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  1. #1
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    Hyperground kits?

    I remember seeing a thread awhile back about the Hypergrounds, and that a member on here made them.
    Anyone remember who that is?

  2. #2
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    It's in the knowledge base under other mods iirc

  3. #3
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    I spend my time modding your lights and developing new products, not being your FaceBook friend.

    http://www.luxte.ch
    Lux Technologies

    Likes Hemissary liked this post

  4. #4
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    Complete unadulterated rip-off of unsuspecting folks hard-earned cash.
    2005 Magnum RT---Viper Venom Red----440ci Aluminum block----Short Runner Valve Intake--410mm BAER 6S Monoblock Extreme--Eibach Multi-Pro 2

    Custom--Grille Work--Hood--Headlights--Side View Mirrors--Rear Spoiler--Rear Diffuser--SRV Control System--Turbine Wheels

    Likes moparmike610, diboblo liked this post

  5. #5
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    What are they?


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  6. #6
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    never heard of that/them

  7. #7
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    Quote Originally Posted by Jay Z View Post
    never heard of that/them
    Quick google search looks like ground straps. Not sure if that’s what they are talking about tho haha


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  8. #8
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    thats what I thought until I clicked on the link

  9. #9
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    They - in non-technical terminology - are fat wires replacing skinny wires on the misnotion that somehow electricity flow has been increased. Its the old worn out adage "bigger is better"...like running 3" ID exhaust :^D

    The idea originated many years ago out of the ricer crowd where, similar to strut tower braces, someone conjured up the idea that they could claim the ground (B-) / positive (B+) leads were somehow inefficient / bad on their rides...and proceed to offer a snake oil solution. Some of the wild / dumbazz claims included(!) fatter ignition spark, fuel mileage increase, better starting, better throttle response, more HP / TQ...which are all bald-faced lies.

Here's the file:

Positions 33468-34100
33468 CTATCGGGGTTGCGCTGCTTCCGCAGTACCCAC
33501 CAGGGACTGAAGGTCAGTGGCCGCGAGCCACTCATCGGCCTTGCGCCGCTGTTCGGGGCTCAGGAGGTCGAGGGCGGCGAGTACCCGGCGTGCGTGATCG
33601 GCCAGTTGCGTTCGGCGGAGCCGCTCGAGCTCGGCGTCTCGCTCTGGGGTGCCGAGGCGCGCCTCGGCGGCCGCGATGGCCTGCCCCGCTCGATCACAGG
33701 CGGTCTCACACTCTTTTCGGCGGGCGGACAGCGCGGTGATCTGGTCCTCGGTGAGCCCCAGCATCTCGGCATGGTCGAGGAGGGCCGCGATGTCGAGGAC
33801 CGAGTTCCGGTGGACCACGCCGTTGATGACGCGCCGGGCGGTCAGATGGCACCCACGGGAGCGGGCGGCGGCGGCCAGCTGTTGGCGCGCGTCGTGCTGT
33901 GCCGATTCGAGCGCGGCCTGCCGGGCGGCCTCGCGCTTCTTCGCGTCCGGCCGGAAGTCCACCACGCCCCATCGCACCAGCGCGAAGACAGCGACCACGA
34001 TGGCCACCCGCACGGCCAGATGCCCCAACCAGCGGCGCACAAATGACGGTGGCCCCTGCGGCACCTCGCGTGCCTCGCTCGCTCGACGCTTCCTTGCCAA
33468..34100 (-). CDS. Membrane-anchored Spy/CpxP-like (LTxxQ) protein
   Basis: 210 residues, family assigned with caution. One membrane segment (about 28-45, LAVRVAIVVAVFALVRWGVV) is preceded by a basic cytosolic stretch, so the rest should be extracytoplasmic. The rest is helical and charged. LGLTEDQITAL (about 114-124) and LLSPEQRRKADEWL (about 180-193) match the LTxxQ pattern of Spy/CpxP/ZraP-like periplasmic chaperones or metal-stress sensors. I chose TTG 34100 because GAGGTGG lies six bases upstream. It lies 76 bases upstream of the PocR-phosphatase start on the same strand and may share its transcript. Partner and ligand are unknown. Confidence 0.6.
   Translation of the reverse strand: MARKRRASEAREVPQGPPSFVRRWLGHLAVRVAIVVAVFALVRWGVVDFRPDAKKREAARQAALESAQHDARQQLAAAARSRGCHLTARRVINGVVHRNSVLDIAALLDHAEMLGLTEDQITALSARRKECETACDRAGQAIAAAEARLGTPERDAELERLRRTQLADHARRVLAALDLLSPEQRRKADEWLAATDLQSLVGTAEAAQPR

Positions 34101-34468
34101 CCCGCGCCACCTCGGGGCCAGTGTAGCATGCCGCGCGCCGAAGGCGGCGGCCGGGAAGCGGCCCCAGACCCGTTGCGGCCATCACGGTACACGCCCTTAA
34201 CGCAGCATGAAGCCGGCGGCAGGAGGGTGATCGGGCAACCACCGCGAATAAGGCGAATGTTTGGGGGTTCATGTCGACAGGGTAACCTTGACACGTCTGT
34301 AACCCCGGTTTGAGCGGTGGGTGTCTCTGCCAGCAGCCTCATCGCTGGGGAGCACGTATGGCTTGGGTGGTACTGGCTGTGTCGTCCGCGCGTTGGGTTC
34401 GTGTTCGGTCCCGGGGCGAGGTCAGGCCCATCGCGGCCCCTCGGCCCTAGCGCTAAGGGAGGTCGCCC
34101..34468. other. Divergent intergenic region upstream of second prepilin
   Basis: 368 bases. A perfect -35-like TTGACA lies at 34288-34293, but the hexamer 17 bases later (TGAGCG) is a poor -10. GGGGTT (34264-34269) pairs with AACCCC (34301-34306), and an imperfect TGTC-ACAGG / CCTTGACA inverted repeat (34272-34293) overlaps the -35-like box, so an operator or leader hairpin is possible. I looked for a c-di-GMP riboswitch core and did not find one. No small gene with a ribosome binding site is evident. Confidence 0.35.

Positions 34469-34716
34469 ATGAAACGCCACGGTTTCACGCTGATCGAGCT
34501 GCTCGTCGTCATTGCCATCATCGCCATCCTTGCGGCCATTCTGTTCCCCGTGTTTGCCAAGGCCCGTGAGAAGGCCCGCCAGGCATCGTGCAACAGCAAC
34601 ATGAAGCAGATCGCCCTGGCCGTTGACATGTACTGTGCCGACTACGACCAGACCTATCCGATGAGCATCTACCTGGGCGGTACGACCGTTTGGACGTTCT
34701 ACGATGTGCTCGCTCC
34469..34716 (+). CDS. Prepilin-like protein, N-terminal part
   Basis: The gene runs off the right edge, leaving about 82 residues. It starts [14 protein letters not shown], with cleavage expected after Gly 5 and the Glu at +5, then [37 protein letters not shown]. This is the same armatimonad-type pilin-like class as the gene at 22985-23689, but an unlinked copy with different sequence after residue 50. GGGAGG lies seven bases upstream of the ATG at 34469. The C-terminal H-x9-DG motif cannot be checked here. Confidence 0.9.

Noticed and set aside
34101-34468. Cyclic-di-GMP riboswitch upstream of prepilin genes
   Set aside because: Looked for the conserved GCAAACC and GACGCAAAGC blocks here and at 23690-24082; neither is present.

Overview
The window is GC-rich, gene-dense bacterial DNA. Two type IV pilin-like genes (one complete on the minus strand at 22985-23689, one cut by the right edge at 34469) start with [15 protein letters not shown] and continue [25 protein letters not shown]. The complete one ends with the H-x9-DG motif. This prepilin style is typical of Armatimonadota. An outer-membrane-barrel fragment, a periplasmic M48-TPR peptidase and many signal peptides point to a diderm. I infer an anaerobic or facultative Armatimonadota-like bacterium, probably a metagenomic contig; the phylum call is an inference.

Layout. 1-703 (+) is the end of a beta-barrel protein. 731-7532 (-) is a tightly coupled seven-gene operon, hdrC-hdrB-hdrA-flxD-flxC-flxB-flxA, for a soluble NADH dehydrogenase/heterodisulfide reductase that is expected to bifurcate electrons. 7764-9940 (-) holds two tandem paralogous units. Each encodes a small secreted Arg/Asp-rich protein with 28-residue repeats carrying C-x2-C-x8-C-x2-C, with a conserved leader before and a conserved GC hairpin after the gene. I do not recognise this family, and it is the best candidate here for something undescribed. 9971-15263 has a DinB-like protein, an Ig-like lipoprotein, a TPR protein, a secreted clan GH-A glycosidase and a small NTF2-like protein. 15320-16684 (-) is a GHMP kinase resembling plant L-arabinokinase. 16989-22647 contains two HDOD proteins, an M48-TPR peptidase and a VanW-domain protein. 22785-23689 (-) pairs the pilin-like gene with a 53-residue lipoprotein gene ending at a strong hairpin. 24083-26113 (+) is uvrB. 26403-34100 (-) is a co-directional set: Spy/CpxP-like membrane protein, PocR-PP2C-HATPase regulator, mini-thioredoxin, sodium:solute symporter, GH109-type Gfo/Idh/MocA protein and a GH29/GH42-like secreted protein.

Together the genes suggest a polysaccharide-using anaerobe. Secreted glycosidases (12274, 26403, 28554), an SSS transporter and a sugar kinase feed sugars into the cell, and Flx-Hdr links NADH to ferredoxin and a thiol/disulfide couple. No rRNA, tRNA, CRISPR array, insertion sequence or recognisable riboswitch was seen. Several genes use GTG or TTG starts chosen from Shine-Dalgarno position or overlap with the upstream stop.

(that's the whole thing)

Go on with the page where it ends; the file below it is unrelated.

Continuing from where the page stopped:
The solution was to provide incredibly oversized awg B- leads that replaced the OEM units. What is ironic in our case is the positive (B+) leads and their connectivity were left untouched :^). Some of the bullsh!t included:
    - running a lead from somewhere(!) on the engine to the throttle body, even though the internal / redundant servo control system is isolated to ensure system integrity
    - big, fat, huge, oversized leads that - you guessed it - used normal terminations. This one was hilarious, as the peddlers clearly did not understand current flow and circular MIL area and could not get it through their thick skulls that nothing was improved at the point of termination (contact with all the mating / current-carrying interfaces). To put this into simple series-resistance analogy; imagine a 1/2" ID garden water hose and the tap is wide open. Imagine the water flow is current (electron) flow. Now place a hose clamp anywhere along that hose and start cranking it down to say 1/8" ID. Now do the same thing a huge 3" ID hose, or a 10" ID hose...and again reduce the flow with a hose clamp down to 1/8" ID. What the boneheads refused to acknowledge is that no diameter awg lead material is going to alter series resistance if the attachment points are the same as what was being replaced and(!) the conducting materials upstream or downstream are no different.